The Washington Post

Carnaval in miniature

Photography purists sneer at tilt-shift, loudly mock the Lensbaby and dismiss overly processed photos. But “The City of Samba,” a tilt-shift time lapse of Carnaval by Keith Loutit and Jarbas Agnelli, dares the most straight-laced to dismiss it.

Tilt-shift photography captures long distance images and makes them appear in miniature. In Loutit and Agnelli’s video, the claustrophobia is well captured in the frenetic shots. More than two million flooded Rio de Janiero this year for Carnaval, an annual festival. Wave upon wave of comical figures are rendered with the jerky movements of Barbie dolls fluttering around in a miniature city packed to the gills. Oh, and throw in an oversized gorilla float or two.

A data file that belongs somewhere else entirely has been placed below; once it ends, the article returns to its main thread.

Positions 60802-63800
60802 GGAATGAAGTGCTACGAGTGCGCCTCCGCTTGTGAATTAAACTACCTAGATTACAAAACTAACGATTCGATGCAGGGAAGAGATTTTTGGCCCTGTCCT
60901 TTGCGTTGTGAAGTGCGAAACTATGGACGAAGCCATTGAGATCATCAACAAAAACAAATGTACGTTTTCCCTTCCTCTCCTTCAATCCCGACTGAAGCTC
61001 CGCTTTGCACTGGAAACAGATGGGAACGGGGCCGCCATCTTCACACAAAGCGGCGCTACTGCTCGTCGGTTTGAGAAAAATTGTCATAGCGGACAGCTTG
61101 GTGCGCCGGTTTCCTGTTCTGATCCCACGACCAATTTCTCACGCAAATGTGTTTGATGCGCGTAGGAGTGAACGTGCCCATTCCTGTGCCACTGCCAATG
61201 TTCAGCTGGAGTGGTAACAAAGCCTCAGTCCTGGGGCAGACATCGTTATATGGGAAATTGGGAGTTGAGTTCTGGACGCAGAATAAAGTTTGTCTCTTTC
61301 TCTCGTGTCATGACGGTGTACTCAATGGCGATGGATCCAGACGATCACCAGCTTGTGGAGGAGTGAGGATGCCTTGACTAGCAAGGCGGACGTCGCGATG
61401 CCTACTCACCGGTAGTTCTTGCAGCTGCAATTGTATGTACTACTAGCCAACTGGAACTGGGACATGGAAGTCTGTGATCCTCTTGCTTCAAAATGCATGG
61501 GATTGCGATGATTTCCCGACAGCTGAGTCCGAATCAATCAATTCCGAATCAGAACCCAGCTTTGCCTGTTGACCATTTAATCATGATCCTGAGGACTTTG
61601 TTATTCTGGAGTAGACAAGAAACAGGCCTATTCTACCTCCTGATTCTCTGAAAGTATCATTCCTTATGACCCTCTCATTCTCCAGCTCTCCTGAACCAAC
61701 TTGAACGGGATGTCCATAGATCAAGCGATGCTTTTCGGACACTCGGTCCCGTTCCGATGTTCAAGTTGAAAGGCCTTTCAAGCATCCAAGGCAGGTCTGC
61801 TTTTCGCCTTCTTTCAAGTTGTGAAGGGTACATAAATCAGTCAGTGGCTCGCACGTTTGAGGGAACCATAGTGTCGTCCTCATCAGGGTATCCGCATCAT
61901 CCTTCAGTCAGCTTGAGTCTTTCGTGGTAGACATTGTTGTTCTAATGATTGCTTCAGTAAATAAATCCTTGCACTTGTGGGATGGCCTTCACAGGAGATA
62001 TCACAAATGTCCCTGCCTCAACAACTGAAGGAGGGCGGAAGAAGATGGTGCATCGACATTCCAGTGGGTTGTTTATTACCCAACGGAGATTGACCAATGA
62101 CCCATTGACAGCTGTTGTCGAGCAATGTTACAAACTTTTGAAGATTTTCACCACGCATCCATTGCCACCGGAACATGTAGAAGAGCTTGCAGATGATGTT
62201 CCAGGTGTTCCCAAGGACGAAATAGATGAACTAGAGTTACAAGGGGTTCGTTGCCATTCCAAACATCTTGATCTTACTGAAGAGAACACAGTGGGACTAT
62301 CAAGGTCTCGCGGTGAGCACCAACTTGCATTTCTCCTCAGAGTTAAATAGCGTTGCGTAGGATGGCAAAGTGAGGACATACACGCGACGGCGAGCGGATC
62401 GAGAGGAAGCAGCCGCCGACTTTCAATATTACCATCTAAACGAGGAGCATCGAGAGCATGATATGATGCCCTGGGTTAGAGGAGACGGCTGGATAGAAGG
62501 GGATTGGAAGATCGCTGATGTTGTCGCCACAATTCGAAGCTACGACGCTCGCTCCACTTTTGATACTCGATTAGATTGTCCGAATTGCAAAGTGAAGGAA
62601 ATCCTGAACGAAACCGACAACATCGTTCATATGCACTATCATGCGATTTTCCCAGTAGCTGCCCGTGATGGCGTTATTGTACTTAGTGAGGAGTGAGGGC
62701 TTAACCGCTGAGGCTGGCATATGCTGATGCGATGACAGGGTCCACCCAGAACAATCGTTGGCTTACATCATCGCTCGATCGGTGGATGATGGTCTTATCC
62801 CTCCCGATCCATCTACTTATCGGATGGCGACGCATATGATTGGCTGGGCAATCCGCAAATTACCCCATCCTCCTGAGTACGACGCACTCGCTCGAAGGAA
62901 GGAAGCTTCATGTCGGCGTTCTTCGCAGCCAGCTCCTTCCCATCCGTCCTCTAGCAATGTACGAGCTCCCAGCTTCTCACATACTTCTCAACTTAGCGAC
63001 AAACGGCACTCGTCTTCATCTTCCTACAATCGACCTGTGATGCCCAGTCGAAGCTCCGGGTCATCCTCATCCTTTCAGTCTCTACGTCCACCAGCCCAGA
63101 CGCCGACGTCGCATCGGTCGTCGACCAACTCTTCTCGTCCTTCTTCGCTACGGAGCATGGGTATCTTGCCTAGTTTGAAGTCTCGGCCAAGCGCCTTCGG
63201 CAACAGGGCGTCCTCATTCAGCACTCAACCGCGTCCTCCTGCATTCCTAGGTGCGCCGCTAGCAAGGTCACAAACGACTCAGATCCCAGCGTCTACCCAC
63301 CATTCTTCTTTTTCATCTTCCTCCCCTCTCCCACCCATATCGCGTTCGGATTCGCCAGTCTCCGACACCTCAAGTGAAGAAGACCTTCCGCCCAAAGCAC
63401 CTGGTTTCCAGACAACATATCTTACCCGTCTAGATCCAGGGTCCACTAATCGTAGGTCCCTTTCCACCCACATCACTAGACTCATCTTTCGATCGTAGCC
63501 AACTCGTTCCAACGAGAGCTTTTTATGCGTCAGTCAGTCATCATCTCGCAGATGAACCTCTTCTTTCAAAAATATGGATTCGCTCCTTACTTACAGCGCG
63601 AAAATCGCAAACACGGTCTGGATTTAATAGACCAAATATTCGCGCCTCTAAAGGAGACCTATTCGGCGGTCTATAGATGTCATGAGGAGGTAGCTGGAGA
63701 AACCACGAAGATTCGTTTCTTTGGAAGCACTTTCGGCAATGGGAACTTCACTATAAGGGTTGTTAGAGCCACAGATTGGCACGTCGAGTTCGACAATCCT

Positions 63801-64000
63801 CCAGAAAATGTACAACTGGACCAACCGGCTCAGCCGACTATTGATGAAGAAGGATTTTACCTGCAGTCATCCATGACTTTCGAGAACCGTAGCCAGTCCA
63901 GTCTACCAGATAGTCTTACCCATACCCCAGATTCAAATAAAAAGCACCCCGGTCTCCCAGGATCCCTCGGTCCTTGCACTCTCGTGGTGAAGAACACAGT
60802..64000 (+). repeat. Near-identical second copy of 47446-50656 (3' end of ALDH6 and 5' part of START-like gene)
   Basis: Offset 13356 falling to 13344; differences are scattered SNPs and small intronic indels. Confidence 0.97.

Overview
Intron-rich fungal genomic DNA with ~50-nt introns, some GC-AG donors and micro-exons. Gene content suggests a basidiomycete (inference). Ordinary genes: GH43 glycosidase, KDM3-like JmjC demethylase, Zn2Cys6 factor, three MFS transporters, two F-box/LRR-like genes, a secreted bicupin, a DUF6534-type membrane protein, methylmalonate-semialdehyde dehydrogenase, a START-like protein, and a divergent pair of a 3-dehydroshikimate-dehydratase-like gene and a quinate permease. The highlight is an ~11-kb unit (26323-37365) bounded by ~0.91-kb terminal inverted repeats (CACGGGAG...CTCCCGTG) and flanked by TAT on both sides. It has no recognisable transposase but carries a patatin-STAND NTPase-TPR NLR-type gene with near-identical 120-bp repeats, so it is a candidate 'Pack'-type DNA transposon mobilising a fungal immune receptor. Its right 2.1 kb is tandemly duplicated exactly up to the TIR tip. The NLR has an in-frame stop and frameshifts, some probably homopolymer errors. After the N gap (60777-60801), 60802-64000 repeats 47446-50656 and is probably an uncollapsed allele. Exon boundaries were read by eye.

Still, the piece is surprisingly delicate in its depiction of lush Brazilian landscapes. Who knew tilt-shift had such range? Apparently, every tool has its place.

Keith Loutit is an Australian photographer and filmmaker who has been experimenting with tilt-shift for years. Jarbas Agnelli is a Brazilian artist working in film, photography and music. Both have had their work featured by the Guggenheim.

May-Ying Lam is a photo editor at The Washington Post.


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